Does he wear glasses or have eyesight problems? Like Terry said the difference is that with a frame he has 2 balls to worry about which would change his focus at some point. When I was younger I used to do Ten Pin Bowling. I wear glasses and have done since about age 9. Anyone that has Ten Pin Bowled with any sort of seriousness would know there are Dots and Arrows on the lanes. I found that I had one eye that was more dominate than the other, so even though I could see near perfect with glasses on, having to focus from very close, close, to far away in such a short period of time, my dominate eye made my vision not 100% correct even though it was clear. A bit like if you focus on something with one eye closed and then swap between open and close eyes quickly the location of what you are focusing on changes. You said during his early snooker days, making me assume he's an older gentleman. Maybe he has eyesight issues he is not aware of.
          He is in his early 30s..maybe 33-34..I have known him for over 2 years now and never seen him with glasses. If there was some sight problem, he would have faced some issue during practice sessions as well...But I have seen him in one of his sessions and he seems flawless there. So most probably, it's what Terry suggesting. Maybe he is getting his concentration divided during the match frames in cueing and potting and thats what is affecting his game.
          Last edited by _Harry_Potter_; 12th September 2015, 02:38 PM.
          I Admire Ding, Adore Judd & Would do ANYTHING to play like Ronnie.

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          • #6
            Also pressure during the match which does effect the cueing imo !!
            The problem is that many players are confused about the practice and real match . Just cus a player is able to clear the line up , does'nt mean he is a snooker player in high level an can build the high breaks ! ( in general speaking , No offence to ur friend ).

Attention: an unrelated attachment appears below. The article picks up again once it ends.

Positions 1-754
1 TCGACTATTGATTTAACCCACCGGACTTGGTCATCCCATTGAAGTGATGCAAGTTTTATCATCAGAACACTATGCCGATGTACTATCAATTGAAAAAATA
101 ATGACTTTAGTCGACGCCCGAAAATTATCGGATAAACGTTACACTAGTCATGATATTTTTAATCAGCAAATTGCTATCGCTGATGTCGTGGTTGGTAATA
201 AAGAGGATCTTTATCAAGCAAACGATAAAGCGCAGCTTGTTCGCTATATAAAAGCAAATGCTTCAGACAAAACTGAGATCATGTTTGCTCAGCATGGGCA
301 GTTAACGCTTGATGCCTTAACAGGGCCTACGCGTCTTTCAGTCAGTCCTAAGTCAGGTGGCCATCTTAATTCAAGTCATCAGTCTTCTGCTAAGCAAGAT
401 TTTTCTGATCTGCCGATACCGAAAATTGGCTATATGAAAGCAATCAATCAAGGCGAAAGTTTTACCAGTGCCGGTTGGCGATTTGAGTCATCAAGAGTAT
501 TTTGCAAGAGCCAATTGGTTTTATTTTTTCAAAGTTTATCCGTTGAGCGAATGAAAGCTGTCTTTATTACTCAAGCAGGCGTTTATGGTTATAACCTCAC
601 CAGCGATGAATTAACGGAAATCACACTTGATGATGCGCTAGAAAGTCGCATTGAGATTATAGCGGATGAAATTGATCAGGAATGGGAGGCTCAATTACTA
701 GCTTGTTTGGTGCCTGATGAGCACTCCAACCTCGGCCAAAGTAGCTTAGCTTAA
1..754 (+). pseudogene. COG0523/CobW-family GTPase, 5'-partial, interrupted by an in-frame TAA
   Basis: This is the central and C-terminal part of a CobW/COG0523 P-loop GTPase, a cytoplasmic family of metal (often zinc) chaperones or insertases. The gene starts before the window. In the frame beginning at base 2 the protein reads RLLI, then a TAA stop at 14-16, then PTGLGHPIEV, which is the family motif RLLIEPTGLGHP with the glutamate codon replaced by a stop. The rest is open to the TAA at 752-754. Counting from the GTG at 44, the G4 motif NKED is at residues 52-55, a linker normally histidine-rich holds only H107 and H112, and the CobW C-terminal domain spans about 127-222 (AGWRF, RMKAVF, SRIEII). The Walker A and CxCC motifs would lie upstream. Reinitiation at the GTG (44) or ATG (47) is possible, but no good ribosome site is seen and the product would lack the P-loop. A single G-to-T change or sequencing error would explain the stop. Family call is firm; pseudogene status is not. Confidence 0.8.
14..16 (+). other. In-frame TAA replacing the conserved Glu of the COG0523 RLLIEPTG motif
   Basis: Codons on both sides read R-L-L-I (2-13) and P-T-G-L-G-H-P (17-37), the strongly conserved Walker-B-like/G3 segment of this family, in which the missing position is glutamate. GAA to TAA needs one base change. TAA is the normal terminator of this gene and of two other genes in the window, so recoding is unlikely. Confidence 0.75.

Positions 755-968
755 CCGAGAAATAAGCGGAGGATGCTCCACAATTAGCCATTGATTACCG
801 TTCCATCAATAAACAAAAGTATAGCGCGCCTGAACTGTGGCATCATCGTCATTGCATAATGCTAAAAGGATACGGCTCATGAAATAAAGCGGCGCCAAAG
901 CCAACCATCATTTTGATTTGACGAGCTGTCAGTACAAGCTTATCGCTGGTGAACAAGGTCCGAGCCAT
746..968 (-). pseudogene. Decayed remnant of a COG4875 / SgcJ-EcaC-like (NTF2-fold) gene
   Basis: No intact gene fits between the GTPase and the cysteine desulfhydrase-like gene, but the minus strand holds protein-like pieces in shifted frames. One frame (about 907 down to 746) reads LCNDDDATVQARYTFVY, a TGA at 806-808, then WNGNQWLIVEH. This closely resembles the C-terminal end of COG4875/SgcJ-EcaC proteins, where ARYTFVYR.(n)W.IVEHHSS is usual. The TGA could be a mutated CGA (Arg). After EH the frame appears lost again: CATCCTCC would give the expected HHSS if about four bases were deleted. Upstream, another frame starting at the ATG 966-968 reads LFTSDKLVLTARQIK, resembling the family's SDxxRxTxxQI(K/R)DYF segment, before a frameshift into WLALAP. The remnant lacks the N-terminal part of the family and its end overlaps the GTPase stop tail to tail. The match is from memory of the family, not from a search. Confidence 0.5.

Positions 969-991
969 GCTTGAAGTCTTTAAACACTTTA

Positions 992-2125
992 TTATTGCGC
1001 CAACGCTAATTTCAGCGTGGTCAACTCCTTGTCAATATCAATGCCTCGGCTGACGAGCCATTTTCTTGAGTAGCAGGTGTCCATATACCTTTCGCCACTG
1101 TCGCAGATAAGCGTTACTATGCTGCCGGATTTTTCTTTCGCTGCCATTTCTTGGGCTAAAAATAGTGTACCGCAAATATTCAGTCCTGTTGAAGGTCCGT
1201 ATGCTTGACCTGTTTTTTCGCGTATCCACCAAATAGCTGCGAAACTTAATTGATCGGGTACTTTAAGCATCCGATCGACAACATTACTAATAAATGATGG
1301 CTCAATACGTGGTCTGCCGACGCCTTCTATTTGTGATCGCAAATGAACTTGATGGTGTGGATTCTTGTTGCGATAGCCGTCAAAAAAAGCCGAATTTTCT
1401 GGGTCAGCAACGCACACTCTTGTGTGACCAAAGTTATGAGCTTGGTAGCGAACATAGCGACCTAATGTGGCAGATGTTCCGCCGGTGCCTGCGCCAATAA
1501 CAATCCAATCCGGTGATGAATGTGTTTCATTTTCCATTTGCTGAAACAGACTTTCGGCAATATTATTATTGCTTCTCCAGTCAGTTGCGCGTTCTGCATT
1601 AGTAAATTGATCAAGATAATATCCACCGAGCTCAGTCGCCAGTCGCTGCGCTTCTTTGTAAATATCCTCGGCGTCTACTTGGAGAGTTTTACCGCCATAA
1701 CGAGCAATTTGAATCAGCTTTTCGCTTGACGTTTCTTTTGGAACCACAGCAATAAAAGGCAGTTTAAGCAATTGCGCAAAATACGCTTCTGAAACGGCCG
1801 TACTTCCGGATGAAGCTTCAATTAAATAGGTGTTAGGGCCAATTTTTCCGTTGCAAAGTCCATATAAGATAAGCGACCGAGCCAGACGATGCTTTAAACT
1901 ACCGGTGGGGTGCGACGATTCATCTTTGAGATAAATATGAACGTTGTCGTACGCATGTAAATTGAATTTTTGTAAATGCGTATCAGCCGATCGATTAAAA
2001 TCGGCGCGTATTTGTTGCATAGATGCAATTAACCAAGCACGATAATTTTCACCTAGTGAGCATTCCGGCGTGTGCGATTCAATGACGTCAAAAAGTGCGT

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            • #7
              Originally posted by Ramon View Post
              Also pressure during the match which does effect the cueing imo !!
              The problem is that many players are confused about the practice and real match . Just cus a player is able to clear the line up , does'nt mean he is a snooker player in high level an can build the high breaks ! ( in general speaking , No offence to ur friend ).
              I agree Ramon. It also depends on frequency. If a player can clear the line up six or seven times out of ten in practise, I would expect them to be reasonably capable of translating this into decent breaks in a match. Maybe fifties or sixties. If you can only do it one in ten, that really doesn't mean much in a real game, it's more of a cueing exercise. Also, the straight line up is far too forgiving of poor positional play. In a game if you miss your position you are often left with a tough shot or no shot at all, even when you play into a zone. Then the breaks ends where in a line up it will continue. The cross formation is a bit more realistic and I prefer to scatter six reds, with a couple of them tricky and some blocking others and black and pink paths to some pockets, and then try to clear the table. I rarely manage it more than once in a practise session. Get six blacks and you can score 75. My best is 73 but I usually end up in the high sixties.

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              • #8
                Originally posted by ghost121 View Post
                I agree Ramon. It also depends on frequency. If a player can clear the line up six or seven times out of ten in practise, I would expect them to be reasonably capable of translating this into decent breaks in a match. Maybe fifties or sixties. If you can only do it one in ten, that really doesn't mean much in a real game, it's more of a cueing exercise. Also, the straight line up is far too forgiving of poor positional play. In a game if you miss your position you are often left with a tough shot or no shot at all, even when you play into a zone. Then the breaks ends where in a line up it will continue. The cross formation is a bit more realistic and I prefer to scatter six reds, with a couple of them tricky and some blocking others and black and pink paths to some pockets, and then try to clear the table. I rarely manage it more than once in a practise session. Get six blacks and you can score 75. My best is 73 but I usually end up in the high sixties.
                Yep,, that's mutch better !! high sixties is still , very good an well played !!
                a coach said to me once ,, try to RK the balls just as u do in a frame against Sumone or a match . Than try to play frames against yourself !! And do it in fair way ( do'nt replace the balls if u miss and play just as safe as u play agains Sumone else and try to make a breaks ). This way u do'nt get the chance every time ur at table to make breaks and you are required to create those chanses for urself ! ( he was right , imo ).
                Not saying line up is a poor P Rtin ,, it's a very good cueing exercise and good practic for CB control , as u already mantioned !!